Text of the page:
Chris Sale makes no promises but says Boston is ‘a good place for me’
FORT MYERS, Fla. — Chris Sale would make a perfect New England Patriot. He doesn’t say much. He Does His Job. He wins. He leads by example. He stays off social media. He encourages his teammates.
Sale would not blend easily in the world of NBA superstardom. There’s no diva in the man. He’s not going to make pledges to the fans and then change his mind. He’s not going to call LeBron James for advice about how to deal with Rafael Devers or Andrew Benintendi. He’s not going to make his contract status a disruptive story.
Sale met with the media on a rainy afternoon after the first workout for Red Sox pitchers and catchers Wednesday. He addressed concerns about his shoulder that limited him to 158 innings last year. He acknowledged that this is the final year of his contract, but pledged not to let it be a distraction. He said Boston is “a special place,’’ and “I’d love to keep playing here,’’ but made no promises.
The 6-foot-6-inch lefthander turns 30 next month and has been a fan favorite since Dave Dombrowski sent four minor leaguers (anybody mention Yoan Moncada lately?) to the White Sox to bring him to Boston in December of 2016.
He went 17-8 with a 2.90 ERA in his first Sox season, then posted a 12-4 mark with a 2.11 ERA in 27 starts in 2018. He pitched in five postseason games, most memorably striking out the side in the bottom of the ninth to clinch the World Series at Dodger Stadium in late October.
He is on a fast track to Cooperstown. In eight big league seasons, Sale is 103-62 with a 2.89 ERA. Among American League starting pitchers of the DH era, Sale’s ERA is second best, trailing only Pedro Martinez. He has the best strikeout-per-nine-innings (10.9) and strikeout-to-walk (5.3) ratios in major league history.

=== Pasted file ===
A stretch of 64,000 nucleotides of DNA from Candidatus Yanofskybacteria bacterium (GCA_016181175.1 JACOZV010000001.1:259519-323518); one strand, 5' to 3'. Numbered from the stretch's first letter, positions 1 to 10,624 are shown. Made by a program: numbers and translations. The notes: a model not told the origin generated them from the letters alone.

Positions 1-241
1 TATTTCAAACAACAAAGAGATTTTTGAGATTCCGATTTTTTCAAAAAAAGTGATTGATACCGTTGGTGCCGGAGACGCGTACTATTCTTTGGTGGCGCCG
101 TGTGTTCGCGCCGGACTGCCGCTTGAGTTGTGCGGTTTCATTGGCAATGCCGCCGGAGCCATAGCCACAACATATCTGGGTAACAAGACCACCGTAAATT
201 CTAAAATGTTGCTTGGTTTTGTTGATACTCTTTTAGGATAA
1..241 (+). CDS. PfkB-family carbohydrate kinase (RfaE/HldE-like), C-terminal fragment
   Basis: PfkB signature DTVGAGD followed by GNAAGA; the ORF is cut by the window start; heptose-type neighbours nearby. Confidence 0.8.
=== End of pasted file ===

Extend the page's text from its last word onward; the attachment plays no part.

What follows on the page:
The only questions now are: 1. How long can he keep doing this? And 2. will he re-sign with the Red Sox?
Sale’s workload has been handled delicately during his time in Boston. The Sox felt he flamed out at the end of 2017 after reaching 300 strikeouts. In 2018, he was basically shut down after mid-August with the shoulder issues. He pitched only 15⅓ innings in Boston’s 14 postseason games.
“The biggest thing for me this year is not missing a quarter of the year like I did last year,’’ Sale said. “I want to be able to go wire to wire and try to be better thoroughout the whole year and be ready when October rolls around.
“There’s ways that you can get a system going that will allow me to hopefully stay strong throughout the whole year and be sprinting across the finish line rather than limping through it.
“If you look at it, it’s the least amount I’ve ever pitched in my career. Going into this year, hopefully that helps a little bit, and I can be out there for 30-plus starts and 200-plus innings and be there ready when it’s crunch time.’’
And his impending free agency?
“I have people in place, with my agency, to take care of all that,’’ he said. “I’ve been lucky throughout my career never to have to worry about that. I never had that moment in time where there was anxiety of free agency. I’ve always been under contract and just gone out and played.
“For me, that’s the same thing I’m going to do. I can’t worry about dollars and cents or years or all that other stuff . . . all that’s going to take care of itself.’’
Asked if he would like to stay in Boston, Sale answered, “I would love to. I’ve said that since my first year.
“This is a special place. This is a special group of people. A very special city and an unbelievable fan base. Not to mention the fact that we’ve got a hell of a team and we’re going to have that team for a few years to come.
“It’s a good place for me, it’s a good spot. I’d love to keep playing here. We’ll see how it works out.
“That’s what all this stuff is for. You have agents, contracts, stuff. I’m going to let that play out. If it works, it works; if not, it’s been a blast. I have no hard feelings, no ill will. I’ll just keep doing what I do.
“We’ve got another championship to go for. That’s where my head is at.’’
Sale came to Boston with a reputation for being somewhat combustible. In his final year in Chicago, he made headlines, insulting his general manager and being suspended for taking scissors to White Sox throwback uniforms. We have witnessed absolutely none of that behavior in Boston.
When compared with other Sox aces of our recent lifetime, Sale has been the opposite of Roger Clemens, Martinez, Josh Beckett, and teammate David Price.
Team above self. Substance over style.
No drama. No nonsense.
Just great pitching.
And on a rainy February afternoon in Fort Myers, a few well-chosen words.